Let’s start with the basics. The Last Airbender has absolutely no redeeming qualities. None! And believe me, I searched. This is coming from someone who loves G.I. Joe—I don’t really need quality drama in movies, but I do need something. Even hot girls and explosions are usually enough to entertain my rather muddled brain, but nooo, Shyamalan wouldn’t even give me those.
First, there’s no comprehensible plot. Somewhere, mired in the murky depths of this disaster is a tale about a young child, Aang, who, after being trapped in a ball of ice for a century, is both the last airbender and the Avatar, a chosen one who maintains peace. Through an uninteresting series of events, he befriends Katara, a waterbender, and her brother Sokka. They go around and do some stuff, and Aang tries to display some emotions. There’s some evil firebenders, including a banished prince with mercurial motivations, but Aang eventually defeats a small portion of them.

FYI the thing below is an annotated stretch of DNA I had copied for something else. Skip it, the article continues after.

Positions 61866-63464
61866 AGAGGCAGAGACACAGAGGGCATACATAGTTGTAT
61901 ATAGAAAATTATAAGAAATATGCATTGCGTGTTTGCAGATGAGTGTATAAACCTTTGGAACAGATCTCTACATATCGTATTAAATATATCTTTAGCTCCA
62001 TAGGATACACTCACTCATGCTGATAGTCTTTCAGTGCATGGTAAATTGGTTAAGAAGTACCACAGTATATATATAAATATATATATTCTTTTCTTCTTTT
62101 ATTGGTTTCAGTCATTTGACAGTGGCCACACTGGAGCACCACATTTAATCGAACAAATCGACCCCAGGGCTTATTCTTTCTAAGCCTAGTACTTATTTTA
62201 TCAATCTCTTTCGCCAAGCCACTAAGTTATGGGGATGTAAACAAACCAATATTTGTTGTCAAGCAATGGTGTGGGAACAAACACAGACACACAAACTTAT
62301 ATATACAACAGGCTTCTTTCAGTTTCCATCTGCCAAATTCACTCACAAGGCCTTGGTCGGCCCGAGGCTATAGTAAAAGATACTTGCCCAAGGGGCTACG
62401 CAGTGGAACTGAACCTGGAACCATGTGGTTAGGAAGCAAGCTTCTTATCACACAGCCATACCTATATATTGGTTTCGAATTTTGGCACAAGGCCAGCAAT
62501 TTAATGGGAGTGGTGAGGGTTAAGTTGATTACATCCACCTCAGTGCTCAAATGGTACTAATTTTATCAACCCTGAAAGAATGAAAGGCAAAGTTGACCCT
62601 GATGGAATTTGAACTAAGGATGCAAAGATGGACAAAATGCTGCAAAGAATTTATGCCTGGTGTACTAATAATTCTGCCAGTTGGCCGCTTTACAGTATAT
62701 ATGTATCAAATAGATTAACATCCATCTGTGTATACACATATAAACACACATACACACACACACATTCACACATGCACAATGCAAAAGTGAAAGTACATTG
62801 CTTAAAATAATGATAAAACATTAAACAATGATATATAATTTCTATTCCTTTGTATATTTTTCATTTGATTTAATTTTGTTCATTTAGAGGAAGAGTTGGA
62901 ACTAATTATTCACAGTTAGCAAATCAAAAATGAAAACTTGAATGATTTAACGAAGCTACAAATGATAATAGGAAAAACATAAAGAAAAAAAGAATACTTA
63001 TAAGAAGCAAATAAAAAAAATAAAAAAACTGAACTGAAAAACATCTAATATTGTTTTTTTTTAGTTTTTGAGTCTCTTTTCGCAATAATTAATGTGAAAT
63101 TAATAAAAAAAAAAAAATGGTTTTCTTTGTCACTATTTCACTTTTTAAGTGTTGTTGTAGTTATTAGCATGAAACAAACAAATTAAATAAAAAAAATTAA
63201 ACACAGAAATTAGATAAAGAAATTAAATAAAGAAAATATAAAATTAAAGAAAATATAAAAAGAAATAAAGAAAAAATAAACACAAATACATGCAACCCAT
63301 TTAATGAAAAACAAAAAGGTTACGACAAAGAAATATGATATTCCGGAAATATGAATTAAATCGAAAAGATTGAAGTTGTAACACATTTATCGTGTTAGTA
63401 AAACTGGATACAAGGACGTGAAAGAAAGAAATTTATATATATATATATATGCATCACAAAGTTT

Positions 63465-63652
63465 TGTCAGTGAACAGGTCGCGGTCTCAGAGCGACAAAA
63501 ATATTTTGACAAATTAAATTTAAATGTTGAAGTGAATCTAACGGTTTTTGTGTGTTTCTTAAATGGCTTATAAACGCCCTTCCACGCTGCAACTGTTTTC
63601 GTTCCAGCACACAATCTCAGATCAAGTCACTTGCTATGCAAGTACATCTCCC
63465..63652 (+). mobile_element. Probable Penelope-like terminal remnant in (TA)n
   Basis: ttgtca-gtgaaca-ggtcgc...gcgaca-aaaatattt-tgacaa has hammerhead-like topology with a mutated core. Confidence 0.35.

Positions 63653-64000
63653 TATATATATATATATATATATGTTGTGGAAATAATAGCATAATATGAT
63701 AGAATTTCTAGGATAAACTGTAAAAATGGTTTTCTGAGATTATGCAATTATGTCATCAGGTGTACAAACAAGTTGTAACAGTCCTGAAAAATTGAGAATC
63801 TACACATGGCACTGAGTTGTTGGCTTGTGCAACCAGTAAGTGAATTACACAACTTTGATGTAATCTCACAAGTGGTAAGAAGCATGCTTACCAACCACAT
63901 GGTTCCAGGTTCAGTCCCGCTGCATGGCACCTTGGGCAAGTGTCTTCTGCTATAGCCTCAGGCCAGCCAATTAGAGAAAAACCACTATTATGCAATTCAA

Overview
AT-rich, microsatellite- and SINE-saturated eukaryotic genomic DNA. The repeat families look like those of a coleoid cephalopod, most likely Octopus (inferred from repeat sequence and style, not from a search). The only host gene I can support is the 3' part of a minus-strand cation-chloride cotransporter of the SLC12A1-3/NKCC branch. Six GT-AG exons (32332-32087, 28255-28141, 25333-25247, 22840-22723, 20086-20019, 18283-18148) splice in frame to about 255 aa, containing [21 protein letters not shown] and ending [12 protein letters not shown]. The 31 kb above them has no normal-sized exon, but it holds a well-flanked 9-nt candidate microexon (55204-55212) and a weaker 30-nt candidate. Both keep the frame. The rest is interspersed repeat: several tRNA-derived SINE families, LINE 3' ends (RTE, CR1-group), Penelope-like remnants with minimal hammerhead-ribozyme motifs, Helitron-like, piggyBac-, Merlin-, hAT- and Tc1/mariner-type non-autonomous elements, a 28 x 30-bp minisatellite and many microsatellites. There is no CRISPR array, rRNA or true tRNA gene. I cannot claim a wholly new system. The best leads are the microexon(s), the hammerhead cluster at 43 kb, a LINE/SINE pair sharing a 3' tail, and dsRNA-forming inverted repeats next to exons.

In all honesty though, the characters mostly just wander from location to location simply announcing their intentions. For example, here’s a painfully close to direct quote: Sokka: “Aang, should we go from town to town freeing people and therefore starting a rebellion?” Aang: “Yes, we should.” The characters proceed to do this so-called freeing, but we don’t really get to see it, and it never comes into play ever again. Ever! There’s not really much of an overarching goal for our heroes, so it’s hard to determine why they’re doing what they’re doing, and we can’t really foresee the repercussions of their actions, so every scene is pretty much tension free. The only real objective they have is to defeat those evil firebenders, and our merry crew comes painfully short of achieving even that.